By Jackie Holderness
Stimulating actions inside a graded syllabus.
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Additional resources for Chatterbox: Pupil's Book Level 3
To make the activity more energetic, tell everyone to touch with their nose or an elbow rather than with their hands. Variation For a longer activity that can serve as a closer, make things more competitive either by getting students to drop out if they make a mistake (in word or action), or by collecting forfeits. g. sing, tell a joke) to get back their place in the circle. Acknowledgement This is an adaptation of an old school game I found in a Hungarian collection of games (Nagy játékkönyv, Könyvkuckó, Budapest, 1996).
6 Pretend to be Ms Parker. (See the first role card, on p. ) On the board, write a D for disputant (or hold up a sheet of paper with a D on it) and tell the story in the first person, emphasising how you were in no way at fault and blaming Mr Bumble as much as possible. Say how you would like the problem to be resolved. Be natural but pause between points so that everyone has time to write things down. 7 Move away from the D on the board (or put down your D sheet). In either case, stand in a different place to underscore the fact that you are now out of role.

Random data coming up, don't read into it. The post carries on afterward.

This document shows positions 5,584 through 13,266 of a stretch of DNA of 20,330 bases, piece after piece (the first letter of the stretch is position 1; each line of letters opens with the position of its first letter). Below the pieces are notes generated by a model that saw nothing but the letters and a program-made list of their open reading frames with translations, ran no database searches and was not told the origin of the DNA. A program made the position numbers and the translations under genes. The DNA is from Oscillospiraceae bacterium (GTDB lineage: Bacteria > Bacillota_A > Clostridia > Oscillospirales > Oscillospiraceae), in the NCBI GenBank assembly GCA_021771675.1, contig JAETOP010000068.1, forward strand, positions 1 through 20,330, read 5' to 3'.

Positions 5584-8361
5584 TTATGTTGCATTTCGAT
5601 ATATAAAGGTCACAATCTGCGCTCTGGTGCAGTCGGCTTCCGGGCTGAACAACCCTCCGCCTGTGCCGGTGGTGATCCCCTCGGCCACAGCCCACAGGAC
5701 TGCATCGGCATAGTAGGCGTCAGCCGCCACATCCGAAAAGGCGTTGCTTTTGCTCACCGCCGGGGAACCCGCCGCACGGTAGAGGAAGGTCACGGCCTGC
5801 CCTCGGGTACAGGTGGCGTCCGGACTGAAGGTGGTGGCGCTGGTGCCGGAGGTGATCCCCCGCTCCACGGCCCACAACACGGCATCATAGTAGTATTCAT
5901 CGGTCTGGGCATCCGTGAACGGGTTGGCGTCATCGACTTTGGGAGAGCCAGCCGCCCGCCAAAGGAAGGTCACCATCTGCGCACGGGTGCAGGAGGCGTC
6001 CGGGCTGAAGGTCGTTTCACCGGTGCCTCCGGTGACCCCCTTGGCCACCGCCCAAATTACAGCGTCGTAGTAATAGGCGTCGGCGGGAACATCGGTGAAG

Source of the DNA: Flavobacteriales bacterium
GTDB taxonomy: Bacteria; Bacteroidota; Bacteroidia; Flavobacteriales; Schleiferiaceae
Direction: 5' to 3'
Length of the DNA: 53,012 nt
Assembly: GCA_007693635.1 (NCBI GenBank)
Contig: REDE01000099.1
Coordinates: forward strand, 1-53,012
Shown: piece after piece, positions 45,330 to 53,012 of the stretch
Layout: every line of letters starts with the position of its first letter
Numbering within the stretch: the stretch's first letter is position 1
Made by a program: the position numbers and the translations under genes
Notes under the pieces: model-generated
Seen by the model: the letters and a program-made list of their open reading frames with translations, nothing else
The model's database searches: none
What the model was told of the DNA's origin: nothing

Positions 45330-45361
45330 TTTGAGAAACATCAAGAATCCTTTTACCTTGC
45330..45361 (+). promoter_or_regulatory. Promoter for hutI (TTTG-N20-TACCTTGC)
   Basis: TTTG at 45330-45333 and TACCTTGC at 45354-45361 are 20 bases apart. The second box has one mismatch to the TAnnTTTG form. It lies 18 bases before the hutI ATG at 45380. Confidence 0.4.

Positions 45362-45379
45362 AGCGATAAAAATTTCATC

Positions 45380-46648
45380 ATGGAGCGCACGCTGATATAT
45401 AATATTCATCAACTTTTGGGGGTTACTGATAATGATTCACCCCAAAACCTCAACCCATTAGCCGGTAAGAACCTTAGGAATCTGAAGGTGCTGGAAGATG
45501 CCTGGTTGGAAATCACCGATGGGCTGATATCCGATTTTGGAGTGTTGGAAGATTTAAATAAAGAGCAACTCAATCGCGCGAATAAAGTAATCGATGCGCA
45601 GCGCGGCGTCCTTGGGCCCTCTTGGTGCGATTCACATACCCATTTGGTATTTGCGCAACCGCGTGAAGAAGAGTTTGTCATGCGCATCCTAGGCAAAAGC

18 Keep your temper at all costs Do not take things too personally. When teenagers are rude to you or about you, it is most likely because you represent authority in general. Besides, few people have a perfect understanding of the norms of civility by the time they are 15 or 16, let alone 11. When a student has said something that is out of order or things seem to be about to get tense for any reason, it may be best to make a humorous remark, to change the subject or move on to a new activity. g.